Pierre Gramegna, the DP finance minister, said the crisis spending was several billion euros in excess of the state’s recent budgets and well beyond its cash reserves. “It’s possible” the government will issue a new set of bonds. “The sums at play now add up to billions… we cannot absorb [those costs] except through debt.”
Later Gramenga said Luxembourg was in a good position to raise money on the global capital markets, given its AAA credit ratings and relatively low debt levels.
Gramegna also stated that the government will not press its pending tax reform until after the virus crisis passes.
Separately, Gramegna said that outside of the state schemes, six banks--BCEE, BGL BNP Paribas, Bil, Raffeisen, Banque de Luxembourg and ING--would offer smaller companies and the self-employed a moratorium on principle and interest payments on their loans.
Lex Delles, the SME minister, is seen speaking at a press conference outlining economic support measures, 25 March 2020. Photo credit: SIP/Julien Warnand
Aid for small businesses and freelancers
Lex Delles, the DP small and medium-sized business ministry, said Luxembourg’s 37,000 SMEs are facing a difficult moment. The country needs its retailers, artisans and freelancers now and after the crisis is finished, he said.
The smallest companies and freelancers would be eligible for a new €5,000 grant that does not have to repaid and will not be taxable. The grant is meant for firms like hairdressers and restaurants that were forced to close their doors on 18 March, he said.
The government is also drafting a bill on offering state loans (of between €12,500 and €16m) that will nominally need to repaid in 12 months. The loans could cover expenses such as rent and salaries. The self-employed would be eligible for 2.5 times the minimum wage to compensate for lost income. The concept has already been approved by the European Commission, but details of the programme will only be released next week.
Delles later said the €200m state aid scheme approved by the European Commission on Tuesday covered support for SMEs, not larger firms and freelancers, so the government would have to “see how the situation evolved.”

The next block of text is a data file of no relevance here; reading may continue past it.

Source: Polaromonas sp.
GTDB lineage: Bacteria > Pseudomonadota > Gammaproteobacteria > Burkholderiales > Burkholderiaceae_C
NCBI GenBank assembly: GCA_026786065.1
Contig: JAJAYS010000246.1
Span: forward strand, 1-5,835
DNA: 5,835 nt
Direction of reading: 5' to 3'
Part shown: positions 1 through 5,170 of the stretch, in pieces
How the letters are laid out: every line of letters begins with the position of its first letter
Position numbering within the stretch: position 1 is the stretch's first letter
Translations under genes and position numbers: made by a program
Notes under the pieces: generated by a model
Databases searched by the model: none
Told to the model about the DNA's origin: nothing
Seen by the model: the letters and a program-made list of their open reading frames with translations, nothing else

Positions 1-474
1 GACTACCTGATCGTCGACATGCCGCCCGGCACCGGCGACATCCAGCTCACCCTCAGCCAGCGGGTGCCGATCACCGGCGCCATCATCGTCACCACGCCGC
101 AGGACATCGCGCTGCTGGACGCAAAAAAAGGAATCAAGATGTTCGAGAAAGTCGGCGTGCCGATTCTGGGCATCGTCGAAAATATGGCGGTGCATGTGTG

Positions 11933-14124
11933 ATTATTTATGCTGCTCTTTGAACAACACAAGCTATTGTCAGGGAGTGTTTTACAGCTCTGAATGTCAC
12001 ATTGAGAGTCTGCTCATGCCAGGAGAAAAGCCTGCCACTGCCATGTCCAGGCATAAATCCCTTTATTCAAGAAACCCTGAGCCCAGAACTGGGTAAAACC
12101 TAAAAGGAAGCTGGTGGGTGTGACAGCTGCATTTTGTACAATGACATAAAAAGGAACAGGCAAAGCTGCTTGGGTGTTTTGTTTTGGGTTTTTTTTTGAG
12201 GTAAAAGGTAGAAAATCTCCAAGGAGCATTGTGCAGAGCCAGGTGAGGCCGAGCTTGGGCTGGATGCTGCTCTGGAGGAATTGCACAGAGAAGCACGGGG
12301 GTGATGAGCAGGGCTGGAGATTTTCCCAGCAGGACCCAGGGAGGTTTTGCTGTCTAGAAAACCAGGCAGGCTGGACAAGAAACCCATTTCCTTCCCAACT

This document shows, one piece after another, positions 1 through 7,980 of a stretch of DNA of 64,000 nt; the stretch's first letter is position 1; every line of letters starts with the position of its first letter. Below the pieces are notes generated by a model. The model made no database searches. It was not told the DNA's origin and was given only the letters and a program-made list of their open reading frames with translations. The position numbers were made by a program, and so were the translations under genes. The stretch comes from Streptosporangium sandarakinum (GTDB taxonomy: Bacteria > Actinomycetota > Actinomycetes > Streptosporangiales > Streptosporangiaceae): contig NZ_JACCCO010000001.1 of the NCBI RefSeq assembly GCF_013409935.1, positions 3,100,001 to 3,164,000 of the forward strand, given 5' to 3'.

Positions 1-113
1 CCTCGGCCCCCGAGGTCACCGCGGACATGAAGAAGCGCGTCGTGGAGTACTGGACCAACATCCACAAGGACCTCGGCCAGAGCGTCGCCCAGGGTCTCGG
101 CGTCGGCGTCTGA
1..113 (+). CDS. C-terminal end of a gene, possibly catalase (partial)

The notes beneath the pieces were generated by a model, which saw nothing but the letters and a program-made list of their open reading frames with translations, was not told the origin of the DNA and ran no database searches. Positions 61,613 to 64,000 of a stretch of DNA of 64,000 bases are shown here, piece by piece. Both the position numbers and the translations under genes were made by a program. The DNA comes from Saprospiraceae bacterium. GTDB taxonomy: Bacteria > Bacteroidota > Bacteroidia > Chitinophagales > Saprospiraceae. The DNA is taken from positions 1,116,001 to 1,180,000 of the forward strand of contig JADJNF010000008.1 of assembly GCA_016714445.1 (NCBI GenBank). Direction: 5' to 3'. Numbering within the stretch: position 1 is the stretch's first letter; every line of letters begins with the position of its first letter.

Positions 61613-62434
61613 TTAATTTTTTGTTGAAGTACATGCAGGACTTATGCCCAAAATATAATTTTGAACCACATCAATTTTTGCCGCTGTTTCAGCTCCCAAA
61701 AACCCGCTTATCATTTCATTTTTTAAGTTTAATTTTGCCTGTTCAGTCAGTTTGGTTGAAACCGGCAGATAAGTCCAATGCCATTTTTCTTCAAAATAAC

Franz Fayot, the economy minister, is seen speaking at a press conference outlining economic support measures, 25 March 2020. Photo credit: SIP/Julien Warnand
Franz Fayot, the LSAP economy minister, said the government was undertaking the largest amount of economic aid ever mobilised in Luxembourg. The SNCI, the state investment bank, for example, will provide loans to companies and provide loan guarantees to keep banks lending, Fayot said on 25 March.
Partial unemployment payments
Fayot stated that the short-time working scheme (where the government covers 80% of salaries) had received more than 5,000 applications since the crisis started and he expected quite a few more requests to come in. He could not provide the percentage of applications that were approved or denied. The government will roll out an online application tool for companies (instead of submitting PDFs) in the coming days. The state will also switch from reimbursing companies for partial unemployment costs to advancing the funds.
Fayot said the objective of all these schemes was to preserve employment and support companies. The government will take additional action, if needed, after reviewing the situation in the coming weeks.
Gramegna encouraged all companies to pay outstanding invoices quickly. It was the responsibility of everyone, he said, to facilitate the flow of funds that ensures the economy keeps running.
Delles asked owners of commercial properties, as a gesture of solidarity, to be flexible about lease payments with firms that are facing a short-term cash crunch.